Rewilding: Is it time?

Mention the ‘R’ word in some circles and hackles rise. Visions of out-of-control wolves on a killing spree spring to mind and primeval fears mixed with deep-seated cultural resentment of change, bubble to the surface. Politics too, is inextricably linked to the potential, or otherwise, for rewilding. Continue reading “Rewilding: Is it time?”

The wolves will come…

…whether we like it or not.

These are the words of Frans Vera, a highly respected Dutch ecologist, and of course he is right. For anyone with any knowledge of wolf ecology, it should come as no surprise that these entrepreneurial predators have recently found their way into both Belgium and The Netherlands – two highly urbanised countries which on the face of it, seem completely unsuitable for wolves.

So what do these wolf wanderings mean for under-the-table discussions on their return to Britain? Well perhaps not much in the short term – wolves will never reach these shores unaided. But politically, each time a wolf is sighted in a new European country, the legislative pressure is cranked up a notch. Why should France, Italy and Spain – and now Holland and Belgium – put up with wolves and not us? Is it fair that we subscribe to EU legislation on the restoration of native species but we’re conspicuous by not conforming to it? No sensible EU politician with an eye on re-election would ever suggest wolves are eliminated from mainland Europe, so what makes the UK different?

There are myriad answers to that question but our island status is perhaps the most significant. Wolves from eastern Europe have been expanding their range for a couple of decades now, so it’s inevitable that they will find new niches. From Poland to Germany, from Germany to Belgium – administrative boundaries are of no concern to a pioneering wolf looking for somewhere to raise a new generation. But don’t panic, the UK is ‘protected’ thanks to 22 miles of open sea. For wolves to come here – and lets assume the political will for a moment – they’d need to be caught, crated, transported and released. Aside from the cost and the socio-political furore, there is another factor which will ultimately determine whether wild wolves are ever seen back in Britain: the media. Wolves that slip across an unseen border can avoid drawing attention to themselves, but that’s simply not possible here.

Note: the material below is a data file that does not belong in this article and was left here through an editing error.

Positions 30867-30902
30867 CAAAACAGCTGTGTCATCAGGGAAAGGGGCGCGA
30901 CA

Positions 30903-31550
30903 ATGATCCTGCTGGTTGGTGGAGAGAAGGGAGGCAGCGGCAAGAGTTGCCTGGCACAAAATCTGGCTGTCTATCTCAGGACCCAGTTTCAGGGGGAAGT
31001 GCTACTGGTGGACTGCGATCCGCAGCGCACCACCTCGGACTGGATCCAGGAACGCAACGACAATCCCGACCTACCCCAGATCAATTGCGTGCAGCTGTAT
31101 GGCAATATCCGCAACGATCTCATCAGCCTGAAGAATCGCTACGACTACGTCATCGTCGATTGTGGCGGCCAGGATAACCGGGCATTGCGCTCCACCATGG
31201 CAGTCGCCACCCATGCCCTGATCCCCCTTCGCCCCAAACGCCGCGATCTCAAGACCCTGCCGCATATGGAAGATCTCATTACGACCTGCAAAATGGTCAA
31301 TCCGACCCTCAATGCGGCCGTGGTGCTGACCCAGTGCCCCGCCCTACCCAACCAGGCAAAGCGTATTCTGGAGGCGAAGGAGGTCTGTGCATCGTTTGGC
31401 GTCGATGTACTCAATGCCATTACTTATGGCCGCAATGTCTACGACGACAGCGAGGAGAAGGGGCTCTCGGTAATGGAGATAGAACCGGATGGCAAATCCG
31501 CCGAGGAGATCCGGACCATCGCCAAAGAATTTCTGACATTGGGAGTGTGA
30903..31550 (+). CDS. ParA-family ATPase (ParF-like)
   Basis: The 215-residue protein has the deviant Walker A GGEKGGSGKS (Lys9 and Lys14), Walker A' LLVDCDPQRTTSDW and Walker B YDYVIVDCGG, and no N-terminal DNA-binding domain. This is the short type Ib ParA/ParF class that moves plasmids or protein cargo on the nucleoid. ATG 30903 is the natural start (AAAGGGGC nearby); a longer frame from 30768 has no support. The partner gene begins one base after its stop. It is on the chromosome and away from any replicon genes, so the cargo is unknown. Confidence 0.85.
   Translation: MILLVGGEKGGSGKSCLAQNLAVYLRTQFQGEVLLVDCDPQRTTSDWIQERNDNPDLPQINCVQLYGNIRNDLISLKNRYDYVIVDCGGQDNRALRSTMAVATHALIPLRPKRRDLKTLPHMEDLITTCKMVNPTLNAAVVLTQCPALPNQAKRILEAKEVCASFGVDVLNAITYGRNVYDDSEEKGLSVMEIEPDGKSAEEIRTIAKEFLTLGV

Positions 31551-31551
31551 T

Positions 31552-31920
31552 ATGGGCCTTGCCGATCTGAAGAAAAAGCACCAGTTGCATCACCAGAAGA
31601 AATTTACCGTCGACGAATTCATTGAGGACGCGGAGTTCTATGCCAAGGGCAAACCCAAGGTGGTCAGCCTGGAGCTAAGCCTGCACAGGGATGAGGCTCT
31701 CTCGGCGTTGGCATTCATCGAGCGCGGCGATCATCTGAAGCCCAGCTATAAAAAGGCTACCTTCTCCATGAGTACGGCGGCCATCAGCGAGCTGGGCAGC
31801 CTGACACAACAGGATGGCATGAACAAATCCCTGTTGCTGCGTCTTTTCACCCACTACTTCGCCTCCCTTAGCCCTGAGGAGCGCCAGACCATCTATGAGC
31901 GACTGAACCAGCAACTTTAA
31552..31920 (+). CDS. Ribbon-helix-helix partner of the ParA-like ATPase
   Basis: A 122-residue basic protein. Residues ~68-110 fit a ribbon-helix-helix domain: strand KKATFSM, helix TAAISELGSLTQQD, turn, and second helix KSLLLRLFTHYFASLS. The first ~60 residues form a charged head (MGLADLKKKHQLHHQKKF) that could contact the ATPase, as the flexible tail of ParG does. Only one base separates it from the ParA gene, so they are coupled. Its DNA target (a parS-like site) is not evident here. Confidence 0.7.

For wolf advocates the media could be their greatest ally; it’s a powerful platform for education, but considering their historic treatment of large predator stories, don’t count your chickens – or should that be sheep? If I was a hungry young journalist I can think of only one story that would spit on foxes sneaking into suburban houses, sea eagles having the potential to snatch babies, or even polar bears killing undeserving expedition students: Wolves coming back to Britain. It’s a journalistic wet dream and could pitch neighbour against neighbour for months.

My guess is that 20 years from now, wolves will be an accepted part of the landscape across most of Western Europe, but unless there’s a fundamental shift in the definition of responsible media, the English Channel will be one step too far for Canis lupus.